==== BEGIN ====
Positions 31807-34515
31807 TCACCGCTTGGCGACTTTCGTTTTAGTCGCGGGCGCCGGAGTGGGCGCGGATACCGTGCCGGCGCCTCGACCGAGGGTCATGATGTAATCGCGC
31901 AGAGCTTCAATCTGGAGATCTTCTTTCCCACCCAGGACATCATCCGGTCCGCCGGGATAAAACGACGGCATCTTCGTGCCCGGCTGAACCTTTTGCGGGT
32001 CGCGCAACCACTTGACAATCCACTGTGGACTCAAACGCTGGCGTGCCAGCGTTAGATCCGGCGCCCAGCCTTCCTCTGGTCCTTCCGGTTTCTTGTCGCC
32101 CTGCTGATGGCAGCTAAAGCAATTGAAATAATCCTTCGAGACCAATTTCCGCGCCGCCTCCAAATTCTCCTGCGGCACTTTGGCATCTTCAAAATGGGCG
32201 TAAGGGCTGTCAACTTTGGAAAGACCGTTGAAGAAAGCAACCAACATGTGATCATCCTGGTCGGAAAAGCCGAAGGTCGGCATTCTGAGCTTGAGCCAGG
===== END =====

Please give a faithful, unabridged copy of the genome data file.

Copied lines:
Positions 31807-34515
31807 TCACCGCTTGGCGACTTTCGTTTTAGTCGCGGGCGCCGGAGTGGGCGCGGATACCGTGCCGGCGCCTCGACCGAGGGTCATGATGTAATCGCGC
31901 AGAGCTTCAATCTGGAGATCTTCTTTCCCACCCAGGACATCATCCGGTCCGCCGGGATAAAACGACGGCATCTTCGTGCCCGGCTGAACCTTTTGCGGGT
32001 CGCGCAACCACTTGACAATCCACTGTGGACTCAAACGCTGGCGTGCCAGCGTTAGATCCGGCGCCCAGCCTTCCTCTGGTCCTTCCGGTTTCTTGTCGCC
32101 CTGCTGATGGCAGCTAAAGCAATTGAAATAATCCTTCGAGACCAATTTCCGCGCCGCCTCCAAATTCTCCTGCGGCACTTTGGCATCTTCAAAATGGGCG
32201 TAAGGGCTGTCAACTTTGGAAAGACCGTTGAAGAAAGCAACCAACATGTGATCATCCTGGTCGGAAAAGCCGAAGGTCGGCATTCTGAGCTTGAGCCAGG